[Small dense LDL concentration is closely associated with serum apolipoprotein B, comparisons of non-LDL cholesterol or LDL cholesterol]

Rinsho Byori. 2006 Jun;54(6):569-75.
[Article in Japanese]


Small dense low-density lipoprotein (sd LDL) is more atherogenic than large buoyant (lb) LDL, which is relatively high in particle number (as estimated by apolipoprotein [apo] B) and poor in cholesterol (C) content. Because recent epidemiological studies have shown that serum apo B is a stronger predictor of the risk of coronary heart disease (CHD) than LDL-C, we assumed that this strong predictive power of apo B for CHD is attributable to a close association with sd LDL concentration. On the other hand, non-HDL-C has been proposed as an integrated CHD risk marker containing all atherogenic apo B-containing lipoproteins. We examined which apo B or non-HDL-C is superior marker in reflecting sd-LDL particles. Eighty-one subjects with dyslipidemia were studied. Sd LDL (density, 1.044 approximately .063g/ml) and large buoyant LDL (density, 1.019 approximately 1.044g/ml) were separated by the ultracentrifugation method and LDL size was measured by gradient gel electrophoresis. LDL-C, non-HDL-C, and apo B were highly associated with each other(r=0.78 approximately 0.87), and all were associated with C, apo B, and TG in sd-LDL. However, multivariate regression analysis revealed that only apo B was constantly and independently associated with sd-LDL concentrations. Mean LDL diameter was negatively associated with apo B but not with non-HDL-C. These results suggest that apo B is superior to non-HDL-C in reflecting a potent atherogenic lipoprotein, sd-LDL, which may explain a potent predictive power of apo B for CHD.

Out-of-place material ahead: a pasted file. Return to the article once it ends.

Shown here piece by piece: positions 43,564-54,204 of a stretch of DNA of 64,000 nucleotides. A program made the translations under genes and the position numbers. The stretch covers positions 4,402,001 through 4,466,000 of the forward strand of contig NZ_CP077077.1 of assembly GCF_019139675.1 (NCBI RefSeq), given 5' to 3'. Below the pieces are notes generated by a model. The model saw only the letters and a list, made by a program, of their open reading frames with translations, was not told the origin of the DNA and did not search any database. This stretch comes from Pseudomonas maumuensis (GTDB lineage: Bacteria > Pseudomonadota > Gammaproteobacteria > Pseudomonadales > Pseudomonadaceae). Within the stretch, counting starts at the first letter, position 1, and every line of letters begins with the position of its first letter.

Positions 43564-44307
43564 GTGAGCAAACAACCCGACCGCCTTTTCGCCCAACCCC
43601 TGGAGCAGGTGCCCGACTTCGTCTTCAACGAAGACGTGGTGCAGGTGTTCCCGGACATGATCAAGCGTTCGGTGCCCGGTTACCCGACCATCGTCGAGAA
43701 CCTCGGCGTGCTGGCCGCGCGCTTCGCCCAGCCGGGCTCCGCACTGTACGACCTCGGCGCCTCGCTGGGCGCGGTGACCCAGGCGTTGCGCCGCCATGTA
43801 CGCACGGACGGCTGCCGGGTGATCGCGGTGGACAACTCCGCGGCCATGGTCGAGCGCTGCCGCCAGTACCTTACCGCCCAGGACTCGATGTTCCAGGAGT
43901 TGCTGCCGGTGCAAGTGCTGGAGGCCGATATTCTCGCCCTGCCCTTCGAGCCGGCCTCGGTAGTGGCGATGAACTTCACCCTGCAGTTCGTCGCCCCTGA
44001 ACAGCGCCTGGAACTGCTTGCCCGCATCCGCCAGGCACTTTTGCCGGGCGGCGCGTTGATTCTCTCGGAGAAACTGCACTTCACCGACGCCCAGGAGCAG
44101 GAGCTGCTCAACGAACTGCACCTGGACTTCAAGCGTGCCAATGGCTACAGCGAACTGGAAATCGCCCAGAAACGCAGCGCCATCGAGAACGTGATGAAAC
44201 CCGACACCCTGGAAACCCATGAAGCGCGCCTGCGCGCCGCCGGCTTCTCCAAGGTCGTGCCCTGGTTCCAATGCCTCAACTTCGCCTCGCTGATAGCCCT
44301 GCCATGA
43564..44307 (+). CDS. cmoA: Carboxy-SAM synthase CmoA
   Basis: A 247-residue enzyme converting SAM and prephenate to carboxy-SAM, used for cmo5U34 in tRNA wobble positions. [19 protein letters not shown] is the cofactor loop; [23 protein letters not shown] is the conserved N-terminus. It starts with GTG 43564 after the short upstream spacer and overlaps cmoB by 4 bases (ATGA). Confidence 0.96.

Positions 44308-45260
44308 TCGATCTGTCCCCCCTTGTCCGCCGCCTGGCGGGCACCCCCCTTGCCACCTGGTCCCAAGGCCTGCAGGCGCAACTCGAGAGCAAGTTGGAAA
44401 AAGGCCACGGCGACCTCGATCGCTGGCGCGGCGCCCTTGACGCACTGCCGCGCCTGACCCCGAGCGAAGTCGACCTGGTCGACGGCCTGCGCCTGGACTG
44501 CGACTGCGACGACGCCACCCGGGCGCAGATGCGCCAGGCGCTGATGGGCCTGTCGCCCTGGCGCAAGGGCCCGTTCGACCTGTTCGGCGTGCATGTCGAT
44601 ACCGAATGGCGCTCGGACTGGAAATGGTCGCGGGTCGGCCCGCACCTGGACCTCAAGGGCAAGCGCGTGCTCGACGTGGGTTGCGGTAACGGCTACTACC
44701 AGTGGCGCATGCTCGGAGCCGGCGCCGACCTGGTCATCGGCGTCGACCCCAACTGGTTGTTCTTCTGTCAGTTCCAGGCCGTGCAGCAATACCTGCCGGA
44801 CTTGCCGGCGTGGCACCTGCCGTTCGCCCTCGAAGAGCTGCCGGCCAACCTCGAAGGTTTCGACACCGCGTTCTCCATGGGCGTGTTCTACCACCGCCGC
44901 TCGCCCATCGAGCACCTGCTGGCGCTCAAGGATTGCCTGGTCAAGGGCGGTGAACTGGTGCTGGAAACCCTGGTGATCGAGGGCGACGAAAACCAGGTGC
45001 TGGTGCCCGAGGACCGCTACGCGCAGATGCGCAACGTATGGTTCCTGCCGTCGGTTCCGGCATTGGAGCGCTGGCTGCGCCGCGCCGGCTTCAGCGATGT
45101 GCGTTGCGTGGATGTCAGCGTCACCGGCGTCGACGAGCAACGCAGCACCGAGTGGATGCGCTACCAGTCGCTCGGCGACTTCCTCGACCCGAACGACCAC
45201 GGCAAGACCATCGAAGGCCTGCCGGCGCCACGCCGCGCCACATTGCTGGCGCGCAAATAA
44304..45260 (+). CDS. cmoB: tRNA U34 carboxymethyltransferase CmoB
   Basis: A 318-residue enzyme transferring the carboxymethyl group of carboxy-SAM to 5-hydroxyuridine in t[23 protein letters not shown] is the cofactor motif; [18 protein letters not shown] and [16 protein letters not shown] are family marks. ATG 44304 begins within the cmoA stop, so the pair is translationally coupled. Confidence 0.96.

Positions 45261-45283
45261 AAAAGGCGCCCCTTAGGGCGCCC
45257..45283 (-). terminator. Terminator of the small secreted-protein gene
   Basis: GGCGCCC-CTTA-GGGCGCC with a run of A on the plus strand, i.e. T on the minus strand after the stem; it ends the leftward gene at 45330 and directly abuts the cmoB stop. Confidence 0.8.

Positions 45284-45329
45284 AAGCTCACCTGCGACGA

Publication types

  • Comparative Study
  • English Abstract

MeSH terms

  • Adult
  • Aged
  • Aged, 80 and over
  • Apolipoproteins B / blood*
  • Cholesterol, LDL / blood*
  • Coronary Disease / blood
  • Dyslipidemias / blood
  • Female
  • Humans
  • Lipoproteins, LDL / blood*
  • Male
  • Middle Aged


  • Apolipoproteins B
  • Cholesterol, LDL
  • Lipoproteins, LDL